Unlike the modern times, feminism was not reflected in policy changes as yet and was still confined to mere forms of expression. This was one of the key features of the trend called feminism as has been discussed below. This play of feminism also depicts the relationship between theory and practice as reflected in the events and perceptions in various parts of the world which forms the basic crux of the paper.
This paper stands for the fact that feminism is as relevant today as it was when it began in the 1970s; if not more. Today, the pressure on a woman to perform and prove herself is far greater considering the fact that she is actually being given the chance to join shoulders with her male counterpart in any field. This is due to the fact that feminism is an amalgamation of the work carried out over centuries by precursors of the feminist movement which abolished the sign of male dominated tactics where imparting equal education in qualitative and quantitative terms was concerned. (Pateman, 1983) This topic is a challenging one as it focuses on a specific area in gender philosophy. The parameters to be studied are now deeply rooted in the history of our domestic, social and educational system and thus hold a large amount of interest and fascination for a student of feminist issues. Further, the time period being studied is of utmost importance where revolutionary trends in feminist approaches are concerned. In this regard, the work of feminists was the foundation stone for modern day theories in a very subtle manner. Every change happens through education and the study of changing trends in education to show the elements of emerging feminist trends of the period is a challenging and fascinating subject. (Pateman, 1983)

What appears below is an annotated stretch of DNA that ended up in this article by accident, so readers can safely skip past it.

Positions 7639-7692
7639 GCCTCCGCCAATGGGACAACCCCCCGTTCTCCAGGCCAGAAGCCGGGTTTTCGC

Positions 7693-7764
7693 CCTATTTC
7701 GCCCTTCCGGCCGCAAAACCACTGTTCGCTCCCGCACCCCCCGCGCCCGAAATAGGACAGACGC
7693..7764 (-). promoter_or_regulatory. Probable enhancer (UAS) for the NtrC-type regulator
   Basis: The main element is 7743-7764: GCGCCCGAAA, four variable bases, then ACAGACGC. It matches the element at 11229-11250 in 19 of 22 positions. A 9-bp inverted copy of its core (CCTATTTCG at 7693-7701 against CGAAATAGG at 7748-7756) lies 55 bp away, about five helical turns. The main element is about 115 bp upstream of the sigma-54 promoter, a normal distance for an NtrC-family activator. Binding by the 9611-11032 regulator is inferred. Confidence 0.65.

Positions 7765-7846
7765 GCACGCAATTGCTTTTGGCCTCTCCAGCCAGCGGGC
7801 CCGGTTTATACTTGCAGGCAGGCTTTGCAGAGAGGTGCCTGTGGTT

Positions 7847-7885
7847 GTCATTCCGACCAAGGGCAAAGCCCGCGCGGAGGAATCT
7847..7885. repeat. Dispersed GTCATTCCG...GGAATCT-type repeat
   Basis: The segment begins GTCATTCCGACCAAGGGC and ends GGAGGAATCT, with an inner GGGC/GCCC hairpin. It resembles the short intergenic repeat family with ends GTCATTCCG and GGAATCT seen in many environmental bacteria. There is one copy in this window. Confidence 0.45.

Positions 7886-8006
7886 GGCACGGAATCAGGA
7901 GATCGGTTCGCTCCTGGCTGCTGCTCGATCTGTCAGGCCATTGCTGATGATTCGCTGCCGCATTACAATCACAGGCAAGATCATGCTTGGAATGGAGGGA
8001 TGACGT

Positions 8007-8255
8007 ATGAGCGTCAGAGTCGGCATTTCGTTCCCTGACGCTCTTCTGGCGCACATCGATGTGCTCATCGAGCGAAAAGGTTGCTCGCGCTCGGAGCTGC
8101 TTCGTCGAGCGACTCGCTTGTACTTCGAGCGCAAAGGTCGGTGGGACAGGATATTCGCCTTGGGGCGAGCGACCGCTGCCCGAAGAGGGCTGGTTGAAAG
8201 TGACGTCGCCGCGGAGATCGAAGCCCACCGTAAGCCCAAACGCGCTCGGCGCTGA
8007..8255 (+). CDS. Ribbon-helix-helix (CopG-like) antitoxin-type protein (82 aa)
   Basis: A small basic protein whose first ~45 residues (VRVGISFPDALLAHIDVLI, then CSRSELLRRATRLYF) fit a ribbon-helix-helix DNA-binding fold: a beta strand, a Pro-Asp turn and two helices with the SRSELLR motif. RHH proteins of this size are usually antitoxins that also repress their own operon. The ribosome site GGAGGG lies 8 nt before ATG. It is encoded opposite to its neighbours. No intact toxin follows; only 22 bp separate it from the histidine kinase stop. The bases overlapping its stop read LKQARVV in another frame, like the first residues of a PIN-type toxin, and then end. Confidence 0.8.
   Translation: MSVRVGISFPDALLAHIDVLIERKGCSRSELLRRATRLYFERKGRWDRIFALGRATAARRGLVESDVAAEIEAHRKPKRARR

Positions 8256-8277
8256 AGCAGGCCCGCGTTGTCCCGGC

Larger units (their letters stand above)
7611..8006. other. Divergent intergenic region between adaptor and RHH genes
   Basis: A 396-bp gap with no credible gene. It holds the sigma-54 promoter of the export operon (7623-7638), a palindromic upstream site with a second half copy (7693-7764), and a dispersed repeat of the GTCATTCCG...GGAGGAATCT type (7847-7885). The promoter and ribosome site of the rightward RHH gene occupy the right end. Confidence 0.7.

Case Study: Education
This brings to a case in history. British girls receiving secondary education in the nineteenth century rose from 20,000 in 1920 to 185,000 in 1897. Education concept at this stage favors the boys giving them the right access to complete education curriculum for their personal success as professionals while the girls were resigned to classes in drawing room which is more social rather than intellectual. This resulted to the option of home study where only a minority attends boarding schools of non academic nature of curriculum. Low middle class girls in the absence of motivation for schools attendance goes to small local day schools at about 4 to 5 years from the age of ten but with apparently low levels of achievements noted. The Act 1944 imposes parents' obligations to secure the respective education of their children which was interpreted by parents or carers as taking this responsibility of educating their children within the available local schools serving the community or taking their education outside the state system of which options are having to study at home or be sent to independent day or boarding schools which are rather expensive and as stated non academic in nature of curriculum. In 1850, the North London Collegiate School was established and was the first fee paying day schools or high schools that offered similar education as of that of the boys. In 1869, the Endowed Schools Act which was once exclusive for male was reformed to allow girls to join grammar schools. In 1872 the Girls' Public Day School Company was opened followed by the opening of